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Reputations (and More) at Risk: Using Value-Added Reports Responsibly The insights gained from teacher value-added reports have the potential to benefit schools, students, and communities. However, because these reports are generated from complex statistical methods that rely on inaccurate or incomplete data and have wide margins of error, more responsible use of these reports is needed to reap their benefits--and minimize their risks.
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Anxiety: The Hidden Disability That Affects One in Eight Children The Anxiety Disorders Association of America reports one in eight children suffer from anxiety disorders. Without intervention, they're at risk for poor performance, diminished learning and social/behavior problems in school. Because anxiety disorders show up differently in children, parents and teachers can't always identify them until the child hits the breaking point.
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Binding Education Science to the Practice of Teaching I can't remember when people first started talking about "what works." Was it 15 years ago? Whenever it was, it's probably time to reconsider our espousal of this enticing idea.
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Ramping Up Schools’ Preventative Approach Handcuffing a kindergartner for a tantrum, which happened in Georgia, is teaching the ABCs of aggression. It promotes a "might is right" logic, rather than using the child's tantrum as a tool for how to effectively teach disruptive children how to acquire necessary skills so that they are ready to learn.
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Promoting District-Led Turnaround Near the end of January this year, Education Secretary Arne Duncan announced his intentions to target the next wave of Race to the Top funds to districts rather than states. Although he stated he was not ready for concrete details, he asserted that the next $550 million would flow to districts, allowing them to decide how to target funds.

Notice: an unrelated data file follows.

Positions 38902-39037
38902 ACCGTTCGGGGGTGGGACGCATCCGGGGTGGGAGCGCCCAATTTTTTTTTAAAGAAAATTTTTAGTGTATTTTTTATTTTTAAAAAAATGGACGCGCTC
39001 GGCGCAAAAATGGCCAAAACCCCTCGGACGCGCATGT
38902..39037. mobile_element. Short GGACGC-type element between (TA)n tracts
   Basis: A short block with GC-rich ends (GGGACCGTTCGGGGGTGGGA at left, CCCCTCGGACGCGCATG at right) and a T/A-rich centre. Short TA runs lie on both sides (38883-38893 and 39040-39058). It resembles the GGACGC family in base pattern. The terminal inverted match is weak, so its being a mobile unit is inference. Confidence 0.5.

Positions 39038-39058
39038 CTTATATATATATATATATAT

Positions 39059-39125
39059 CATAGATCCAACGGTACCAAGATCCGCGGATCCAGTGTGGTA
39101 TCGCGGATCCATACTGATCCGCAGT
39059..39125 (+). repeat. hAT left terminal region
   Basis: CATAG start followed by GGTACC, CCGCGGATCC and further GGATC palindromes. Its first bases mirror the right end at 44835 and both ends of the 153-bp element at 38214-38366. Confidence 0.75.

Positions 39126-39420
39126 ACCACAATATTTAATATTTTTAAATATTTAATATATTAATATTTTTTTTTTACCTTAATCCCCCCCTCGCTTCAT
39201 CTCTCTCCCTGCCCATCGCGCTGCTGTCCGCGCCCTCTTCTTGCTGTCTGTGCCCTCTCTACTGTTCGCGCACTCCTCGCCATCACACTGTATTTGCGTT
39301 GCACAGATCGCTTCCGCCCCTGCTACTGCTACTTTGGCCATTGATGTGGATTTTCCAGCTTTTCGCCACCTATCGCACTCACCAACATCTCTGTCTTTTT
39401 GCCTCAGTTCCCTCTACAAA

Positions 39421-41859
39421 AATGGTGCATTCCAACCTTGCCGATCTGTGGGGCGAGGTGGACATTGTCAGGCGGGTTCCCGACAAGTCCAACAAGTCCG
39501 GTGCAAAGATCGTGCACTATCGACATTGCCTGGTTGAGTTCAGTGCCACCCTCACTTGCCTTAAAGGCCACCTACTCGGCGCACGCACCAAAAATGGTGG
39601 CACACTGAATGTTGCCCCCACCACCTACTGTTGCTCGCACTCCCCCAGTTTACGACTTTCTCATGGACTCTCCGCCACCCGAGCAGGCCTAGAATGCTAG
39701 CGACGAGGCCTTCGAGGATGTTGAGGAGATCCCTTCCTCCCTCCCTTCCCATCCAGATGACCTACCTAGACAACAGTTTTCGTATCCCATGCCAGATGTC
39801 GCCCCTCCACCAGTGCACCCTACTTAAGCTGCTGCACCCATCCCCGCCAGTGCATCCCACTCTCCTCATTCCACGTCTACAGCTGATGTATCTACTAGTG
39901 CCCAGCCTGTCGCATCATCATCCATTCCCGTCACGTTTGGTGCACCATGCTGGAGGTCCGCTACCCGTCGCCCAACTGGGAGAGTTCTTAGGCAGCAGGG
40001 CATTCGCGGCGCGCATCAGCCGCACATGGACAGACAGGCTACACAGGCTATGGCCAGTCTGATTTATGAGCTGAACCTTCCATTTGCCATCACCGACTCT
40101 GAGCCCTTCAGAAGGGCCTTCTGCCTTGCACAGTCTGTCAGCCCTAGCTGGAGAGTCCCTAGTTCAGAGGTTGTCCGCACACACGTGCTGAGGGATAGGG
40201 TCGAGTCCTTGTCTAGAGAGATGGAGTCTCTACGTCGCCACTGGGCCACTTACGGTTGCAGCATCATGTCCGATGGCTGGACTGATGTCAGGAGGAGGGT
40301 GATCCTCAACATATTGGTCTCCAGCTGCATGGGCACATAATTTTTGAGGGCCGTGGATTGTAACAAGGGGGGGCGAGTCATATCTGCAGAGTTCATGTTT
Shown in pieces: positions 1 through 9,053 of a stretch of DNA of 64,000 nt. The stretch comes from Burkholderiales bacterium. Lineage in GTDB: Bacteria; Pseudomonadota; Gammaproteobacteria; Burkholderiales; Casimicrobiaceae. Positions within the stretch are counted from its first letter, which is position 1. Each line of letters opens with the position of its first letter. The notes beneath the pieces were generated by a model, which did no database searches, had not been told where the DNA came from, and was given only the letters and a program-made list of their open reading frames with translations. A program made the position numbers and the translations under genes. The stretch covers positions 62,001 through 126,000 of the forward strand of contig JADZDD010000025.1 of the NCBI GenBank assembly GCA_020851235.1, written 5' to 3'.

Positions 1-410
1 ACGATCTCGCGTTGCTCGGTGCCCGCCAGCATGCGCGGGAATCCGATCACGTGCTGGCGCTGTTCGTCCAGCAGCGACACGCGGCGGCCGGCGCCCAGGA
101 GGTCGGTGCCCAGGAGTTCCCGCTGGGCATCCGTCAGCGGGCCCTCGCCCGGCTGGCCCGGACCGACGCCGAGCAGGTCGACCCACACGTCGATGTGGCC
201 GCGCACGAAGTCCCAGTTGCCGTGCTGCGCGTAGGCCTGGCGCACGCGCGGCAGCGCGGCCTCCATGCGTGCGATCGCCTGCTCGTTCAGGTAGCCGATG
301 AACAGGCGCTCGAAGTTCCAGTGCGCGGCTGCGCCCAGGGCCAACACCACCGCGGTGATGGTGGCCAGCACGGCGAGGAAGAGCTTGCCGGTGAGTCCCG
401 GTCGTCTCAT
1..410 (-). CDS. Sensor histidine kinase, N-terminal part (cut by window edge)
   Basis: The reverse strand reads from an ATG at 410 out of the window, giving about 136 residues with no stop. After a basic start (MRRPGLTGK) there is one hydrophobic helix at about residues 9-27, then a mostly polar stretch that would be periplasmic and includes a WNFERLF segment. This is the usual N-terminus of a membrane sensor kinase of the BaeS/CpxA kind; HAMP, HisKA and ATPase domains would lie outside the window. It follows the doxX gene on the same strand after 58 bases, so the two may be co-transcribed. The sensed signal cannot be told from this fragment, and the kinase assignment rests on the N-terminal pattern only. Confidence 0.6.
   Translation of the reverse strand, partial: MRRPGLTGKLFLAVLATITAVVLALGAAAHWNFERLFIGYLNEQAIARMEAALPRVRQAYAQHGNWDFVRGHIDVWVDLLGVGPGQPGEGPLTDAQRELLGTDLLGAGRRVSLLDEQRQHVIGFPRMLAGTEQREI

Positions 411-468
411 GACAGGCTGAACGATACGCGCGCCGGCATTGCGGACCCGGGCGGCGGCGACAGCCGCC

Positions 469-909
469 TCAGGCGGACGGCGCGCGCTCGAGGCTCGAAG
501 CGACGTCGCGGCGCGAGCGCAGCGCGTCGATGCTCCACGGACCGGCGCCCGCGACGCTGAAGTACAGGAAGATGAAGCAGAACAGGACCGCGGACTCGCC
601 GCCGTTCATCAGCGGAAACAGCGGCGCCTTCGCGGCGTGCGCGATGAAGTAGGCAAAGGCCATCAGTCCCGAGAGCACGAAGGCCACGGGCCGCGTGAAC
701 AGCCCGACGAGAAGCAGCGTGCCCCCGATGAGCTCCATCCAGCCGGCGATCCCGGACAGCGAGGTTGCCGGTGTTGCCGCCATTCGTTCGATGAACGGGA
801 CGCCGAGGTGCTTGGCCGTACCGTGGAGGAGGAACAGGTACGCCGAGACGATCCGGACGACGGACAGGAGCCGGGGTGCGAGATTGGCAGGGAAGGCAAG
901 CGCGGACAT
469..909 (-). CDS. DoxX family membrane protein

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More Youth, More Ready: A Broader Approach to College Access and Success At a recent fundraiser for a community-based college access program, the sense of opportunity was palpable. Speaking about their experiences, students and parents made clear the incredible impact the program had had on their lives, and program leaders described impressive plans for expanding students' reach.
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Measuring Effective Teaching with a Team of Superheroes As the parent of a six-year-old, I'm often reminded that a team of superheroes should not share the same superpower. Rather than have three Supermen, it's much better to have one guy who is super strong, one who can run really fast, and one who can do something totally unexpected--like turn themselves invisible.
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Value-Added Measures: The Public’s “Right to Know”? I love newspapers. I really do. I subscribe to both the New York Times and the Wall Street Journal. But their recent decisions to publish teacher names along with their "value-added" ratings shows the newspapers at their very worst--focusing on what sells papers rather than the public good. In the process, they may single-handedly bring down what could be one of the more positive developments in K-12 education in recent decades.
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Slow, Erratic, and Underwhelming—Progress in Narrowing Achievement Gaps For more than a decade, states, districts, schools, and teachers have devoted enormous energy to closing achievement gaps between rich and poor students and between students from different racial and ethnic groups. But how much progress has been made in narrowing these gaps?
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The Power of Pivotal Moments How do minority students who are first in their family to attend college manage to make their way to higher education despite what seems like overwhelming odds? Most Americans believe that low-income minority students who excel in school do so because they are smarter, more motivated, and willing to work harder. Stories abound in mainstream media outlets about minority working-class students who are able to "beat the odds" to become highly successful students.
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